On this day, 110 years ago, twenty-three cars converged on the Principality of Monaco to compete in the first Monte Carlo Rally. We take a look at why this blue riband event was created and how it has evolved over the decades.
To better understand the origins of the Monte Carlo Rally, we should first put our minds back to the beginning of the last century and think of the word rally as a verb, rather than as a noun. It derives from the French word rallier - which has military connotations and means to ‘re-ally’ or ‘reunite’. So such events were in fact where kindred spirit car owners from different places would come together - or rally.
Eager to showcase improvements in the motor industry and promote Monaco as a destination for the growing number of European tourists, especially those who ‘toured’ with motor cars, Prince Albert I requested the Sport Vélocipédique et Automobile Monégasque (later to become the Automobile Club de Monaco) to organise the principality’s first international motor sport event. The rally would start at different points across Europe and converge on Monaco to finish.
In January 1911, competitors set off toward Monte Carlo from 11 different locations. Henri Rougier - a prolific sporting cyclist, pilot and motorist - covered the 1,020km from Paris to Monaco to win the inaugural event in his Turcat-Méry 25hp. Although successfully getting to the finish was a prerequisite, winning also involved being somewhat arbitrarily judged on the elegance of the car, passenger comfort and its condition on arrival.
The following year, participation nearly trebled and required the cars to travel at an average speed of 25kmh (16mph) - a very sedate touring experience in mostly comfortable enclosed limousines. In fact, it was not uncommon for many of the wealthy competitors to have their chauffeurs do most of the driving for them. Again, the subjective judging proved rather controversial and support for the event waned.
Between the wars, the Monte Carlo Rally underwent a number of changes to encourage and reward a more adventurous spirit and a greater challenge, such as longer distances from new start points in the four corners of Europe and year on year increases to the required minimum average speed - rising to 60kmh by 1936. The rivalries, eccentricities and skulduggery of this era of the rally is beautifully captured in the 1969 film Monte Carlo or Bust!
As the reliability and capability of the competing cars increased, and there was often little to separate the finishers, tests such as regularity runs or hill climbs set around Monaco were staged as a finale by which to award the coveted trophy. By the outbreak of the Second World War, the event had attracted not just wealthy owners but professional racers like Rudolf Caracciola and Louis Chiron - who later won the Monte in a Lancia Aurelia.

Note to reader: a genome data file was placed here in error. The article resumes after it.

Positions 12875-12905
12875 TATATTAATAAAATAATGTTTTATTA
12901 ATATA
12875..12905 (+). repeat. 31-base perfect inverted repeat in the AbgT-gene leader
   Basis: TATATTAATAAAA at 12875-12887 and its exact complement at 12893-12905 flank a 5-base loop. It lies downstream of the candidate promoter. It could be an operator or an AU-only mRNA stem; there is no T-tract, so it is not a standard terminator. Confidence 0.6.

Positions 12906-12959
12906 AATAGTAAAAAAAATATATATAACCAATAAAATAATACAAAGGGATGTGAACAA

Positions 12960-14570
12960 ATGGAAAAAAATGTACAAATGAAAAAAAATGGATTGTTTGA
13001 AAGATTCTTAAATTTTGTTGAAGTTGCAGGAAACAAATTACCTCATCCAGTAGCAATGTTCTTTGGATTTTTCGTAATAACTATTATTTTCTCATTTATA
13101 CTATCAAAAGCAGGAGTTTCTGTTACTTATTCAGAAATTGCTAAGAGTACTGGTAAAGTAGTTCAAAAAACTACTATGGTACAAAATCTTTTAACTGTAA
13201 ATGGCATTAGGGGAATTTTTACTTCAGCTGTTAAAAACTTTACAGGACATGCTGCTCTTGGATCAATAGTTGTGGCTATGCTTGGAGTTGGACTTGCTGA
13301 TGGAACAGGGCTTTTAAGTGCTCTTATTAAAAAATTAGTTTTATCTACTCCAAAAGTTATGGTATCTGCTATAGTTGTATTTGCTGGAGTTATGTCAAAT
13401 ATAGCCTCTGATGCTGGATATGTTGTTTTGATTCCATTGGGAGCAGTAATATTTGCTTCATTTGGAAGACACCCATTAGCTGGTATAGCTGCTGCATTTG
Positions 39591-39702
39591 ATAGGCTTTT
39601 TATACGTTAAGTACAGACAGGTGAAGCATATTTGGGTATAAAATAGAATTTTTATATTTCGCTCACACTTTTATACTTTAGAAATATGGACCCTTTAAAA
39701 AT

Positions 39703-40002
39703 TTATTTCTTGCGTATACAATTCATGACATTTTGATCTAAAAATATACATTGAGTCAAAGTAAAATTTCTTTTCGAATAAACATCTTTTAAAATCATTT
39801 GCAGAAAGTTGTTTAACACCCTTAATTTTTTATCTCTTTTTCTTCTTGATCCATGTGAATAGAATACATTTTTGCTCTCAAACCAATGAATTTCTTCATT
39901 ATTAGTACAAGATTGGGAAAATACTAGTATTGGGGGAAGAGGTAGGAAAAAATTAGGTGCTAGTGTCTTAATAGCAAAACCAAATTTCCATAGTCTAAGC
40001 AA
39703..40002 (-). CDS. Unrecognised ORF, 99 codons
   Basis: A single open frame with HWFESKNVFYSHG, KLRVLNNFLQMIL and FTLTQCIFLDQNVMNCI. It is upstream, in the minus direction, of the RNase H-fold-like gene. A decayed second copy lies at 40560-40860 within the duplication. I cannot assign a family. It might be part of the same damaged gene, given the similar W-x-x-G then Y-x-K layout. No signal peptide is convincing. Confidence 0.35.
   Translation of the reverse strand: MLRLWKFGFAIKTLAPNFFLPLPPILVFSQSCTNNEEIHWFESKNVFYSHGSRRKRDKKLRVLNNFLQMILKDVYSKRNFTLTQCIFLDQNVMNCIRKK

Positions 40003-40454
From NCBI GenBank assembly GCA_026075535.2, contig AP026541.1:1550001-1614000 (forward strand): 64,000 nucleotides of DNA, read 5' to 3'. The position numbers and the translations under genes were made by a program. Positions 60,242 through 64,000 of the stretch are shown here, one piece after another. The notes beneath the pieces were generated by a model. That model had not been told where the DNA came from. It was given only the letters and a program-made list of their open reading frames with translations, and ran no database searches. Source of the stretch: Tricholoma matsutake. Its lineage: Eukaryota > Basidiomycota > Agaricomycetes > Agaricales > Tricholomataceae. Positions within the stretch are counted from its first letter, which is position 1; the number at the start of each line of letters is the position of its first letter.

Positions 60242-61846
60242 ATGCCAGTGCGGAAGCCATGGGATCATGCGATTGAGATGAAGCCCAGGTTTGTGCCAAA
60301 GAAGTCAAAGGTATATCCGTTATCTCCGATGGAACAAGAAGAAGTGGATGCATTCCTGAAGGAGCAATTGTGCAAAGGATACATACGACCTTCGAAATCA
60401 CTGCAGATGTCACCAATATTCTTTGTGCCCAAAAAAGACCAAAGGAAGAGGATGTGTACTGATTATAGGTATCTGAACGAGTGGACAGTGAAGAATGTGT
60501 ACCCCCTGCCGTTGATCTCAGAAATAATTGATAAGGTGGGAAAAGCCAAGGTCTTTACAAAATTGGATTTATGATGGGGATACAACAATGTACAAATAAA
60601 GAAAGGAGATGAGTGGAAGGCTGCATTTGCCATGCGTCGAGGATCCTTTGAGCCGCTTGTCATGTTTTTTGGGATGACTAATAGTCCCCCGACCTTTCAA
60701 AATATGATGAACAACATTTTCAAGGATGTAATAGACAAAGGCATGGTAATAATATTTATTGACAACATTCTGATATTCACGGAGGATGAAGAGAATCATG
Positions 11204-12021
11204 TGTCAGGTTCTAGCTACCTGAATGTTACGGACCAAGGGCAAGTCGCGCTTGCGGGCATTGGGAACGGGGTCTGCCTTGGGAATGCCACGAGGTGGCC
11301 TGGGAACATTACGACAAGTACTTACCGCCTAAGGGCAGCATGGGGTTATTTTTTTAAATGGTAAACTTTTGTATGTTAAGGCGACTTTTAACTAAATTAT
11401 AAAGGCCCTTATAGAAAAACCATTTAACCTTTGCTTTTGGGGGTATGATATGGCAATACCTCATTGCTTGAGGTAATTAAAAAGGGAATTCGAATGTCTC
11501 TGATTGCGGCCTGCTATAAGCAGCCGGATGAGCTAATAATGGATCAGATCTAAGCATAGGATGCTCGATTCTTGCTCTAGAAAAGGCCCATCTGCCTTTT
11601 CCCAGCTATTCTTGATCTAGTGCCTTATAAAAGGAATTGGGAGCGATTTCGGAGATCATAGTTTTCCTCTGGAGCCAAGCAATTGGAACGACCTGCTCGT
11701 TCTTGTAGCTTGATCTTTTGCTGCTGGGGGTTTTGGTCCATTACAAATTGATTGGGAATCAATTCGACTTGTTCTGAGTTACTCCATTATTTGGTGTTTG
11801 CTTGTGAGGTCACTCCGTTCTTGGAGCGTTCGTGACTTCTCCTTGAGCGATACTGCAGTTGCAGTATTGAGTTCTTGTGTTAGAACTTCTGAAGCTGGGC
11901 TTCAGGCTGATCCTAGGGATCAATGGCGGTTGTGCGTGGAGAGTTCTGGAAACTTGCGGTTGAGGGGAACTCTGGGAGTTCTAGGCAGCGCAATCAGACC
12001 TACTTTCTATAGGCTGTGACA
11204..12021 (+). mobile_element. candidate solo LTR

Following the war, motor manufacturers started to see the renewed importance of competition, and works teams became more prevalent. Allard, Simca, Delahaye, Sunbeam-Talbot and Jaguar all took the team prize during the late ‘40s and ‘50s. As the event moved into the ‘60s, the regularity contests over the snow covered mountains evolved into special rally stages where speed alone counted, favouring the Scandinavian rally drivers such as Erik Carlsson, Timo Makinen and Pauli Toivenen.
Toivenen’s win in 1966 was probably the most controversial in the Monte’s history, when the first four finishers - the Mini Coopers of Makinen, Rauno Aaltonen and 1964 winner Paddy Hopkirk, along with Roger Clark’s Ford Cortina - were all disqualified because they used different headlamp bulbs to those fitted to production versions of their cars.
Having been part of the European Rally Championship since 1953, the Monte became established in the FIA World Rally Championship in 1973 and continues to be a popular feature on the WRC calendar.
Since the mid ‘90s, the Rallye Monte-Carlo Historique has been run to commemorate the glory days of the Monte with any model of car which competed between 1955 and 1980 eligible for entry. Over 300 competitors, full of that Classic Racing Spirit, depart from six start points as far apart as Athens, Barcelona and Glasgow to rally once again on the Quai Albert I in Monaco.